File photo: African News Agency (ANA)
Cape Town – As the festive season gets going, animal organisations are already experiencing an influx of stray and abandoned pets. 

Every year the Mdzananda Animal Clinic in Khayelitsha receives a high number of dogs and cats in the weeks leading up to Christmas as people start travelling for the holidays.

Fundraising and communications manager Marcelle du Plessis said the clinic, which has a very small shelter programme, can cater for only 30 dogs and cats but currently has over 60 stray animals.

“The festive season is the hardest time of the year at Mdzananda and we are concerned that this will be the busiest compared to other years because we’re already over capacity. 

"The clinic is an NPO veterinary clinic and not specifically a shelter. Currently we have 33 stray cats in our small facility and 28 in foster care,” said Du Plessis.

Two weeks ago, 11 dogs were abandoned at the organisation.

Five newborn puppies were also admitted to their hospital and stray programme.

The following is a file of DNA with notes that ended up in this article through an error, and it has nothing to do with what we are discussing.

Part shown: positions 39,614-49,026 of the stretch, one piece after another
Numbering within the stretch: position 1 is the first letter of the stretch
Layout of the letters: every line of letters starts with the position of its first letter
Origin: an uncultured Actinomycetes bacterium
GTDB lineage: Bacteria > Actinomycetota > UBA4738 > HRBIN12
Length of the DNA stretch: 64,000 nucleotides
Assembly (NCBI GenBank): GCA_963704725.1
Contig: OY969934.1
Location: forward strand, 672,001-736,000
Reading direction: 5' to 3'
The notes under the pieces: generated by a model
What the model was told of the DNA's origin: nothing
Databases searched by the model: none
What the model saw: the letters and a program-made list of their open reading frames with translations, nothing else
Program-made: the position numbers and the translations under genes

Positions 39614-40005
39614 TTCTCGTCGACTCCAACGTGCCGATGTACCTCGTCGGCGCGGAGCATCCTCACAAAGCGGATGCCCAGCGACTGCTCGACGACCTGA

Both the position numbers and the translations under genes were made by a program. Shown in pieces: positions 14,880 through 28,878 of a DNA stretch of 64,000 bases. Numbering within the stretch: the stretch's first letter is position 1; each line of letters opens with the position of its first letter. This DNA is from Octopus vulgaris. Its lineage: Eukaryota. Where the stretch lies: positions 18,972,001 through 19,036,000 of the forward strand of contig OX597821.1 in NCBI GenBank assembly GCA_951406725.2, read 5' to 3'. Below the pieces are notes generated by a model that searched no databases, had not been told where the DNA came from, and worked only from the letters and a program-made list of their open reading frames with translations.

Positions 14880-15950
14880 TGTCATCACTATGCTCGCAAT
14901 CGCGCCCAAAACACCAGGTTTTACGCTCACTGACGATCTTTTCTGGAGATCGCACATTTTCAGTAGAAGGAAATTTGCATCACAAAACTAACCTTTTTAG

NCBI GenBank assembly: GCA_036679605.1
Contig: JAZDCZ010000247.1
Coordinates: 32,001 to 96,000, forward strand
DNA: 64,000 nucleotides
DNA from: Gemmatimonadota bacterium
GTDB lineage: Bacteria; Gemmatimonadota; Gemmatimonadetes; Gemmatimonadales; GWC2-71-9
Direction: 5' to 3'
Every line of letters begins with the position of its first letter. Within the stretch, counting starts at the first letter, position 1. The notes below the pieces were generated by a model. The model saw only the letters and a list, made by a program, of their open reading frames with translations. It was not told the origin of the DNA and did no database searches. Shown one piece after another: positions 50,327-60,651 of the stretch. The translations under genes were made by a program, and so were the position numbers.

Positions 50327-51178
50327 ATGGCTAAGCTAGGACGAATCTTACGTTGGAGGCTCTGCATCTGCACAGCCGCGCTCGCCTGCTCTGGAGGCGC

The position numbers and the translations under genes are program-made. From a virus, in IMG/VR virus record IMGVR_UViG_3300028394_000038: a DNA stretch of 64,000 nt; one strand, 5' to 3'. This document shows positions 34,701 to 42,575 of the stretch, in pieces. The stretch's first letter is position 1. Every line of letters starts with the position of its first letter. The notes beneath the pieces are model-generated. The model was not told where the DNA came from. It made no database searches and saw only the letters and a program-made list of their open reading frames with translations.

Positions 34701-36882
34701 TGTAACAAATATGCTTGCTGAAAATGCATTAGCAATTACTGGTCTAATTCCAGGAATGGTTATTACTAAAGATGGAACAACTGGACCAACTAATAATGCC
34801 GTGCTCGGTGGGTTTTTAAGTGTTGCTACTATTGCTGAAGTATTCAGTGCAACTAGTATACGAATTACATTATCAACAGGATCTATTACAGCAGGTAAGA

Recently, a heavily pregnant bitch was brought in by a young boy. She had been left at the boy’s house by neighbours who were renting.

On the same day the organisation’s general manager found a small dog dumped outside the clinic’s yard.

Three dogs were handed over to the organisation the next day, by their owners.

“People go on holiday not having solutions for their pets. Those pets are abandoned, handed over to us or even thrown over our walls at night.

“The influx, with limited space, places pressure on our staff, and causes financial strain.

“It costs us about R1 530 to keep a stray pet for two months. This includes their sterilisation, vaccinations, tick treatment and food.

“While some can stay longer if they don’t find homes, keep in mind we have to pay for maintenance, water bills and staff,” said Du Plessis.

Animal Welfare Society spokesperson Allan Perrins said they were experiencing the same issues.

To be a foster parent or adopt a pet, Mdzananda Animal Clinic can be contacted on 082 251 0554 or 021 367 600. Alternatively email [email protected]

Du Plessis can also be reached at [email protected] or 082 251 0554 for donations.

The Animal Welfare Society can be contacted on 021 692 2626.

Cape Times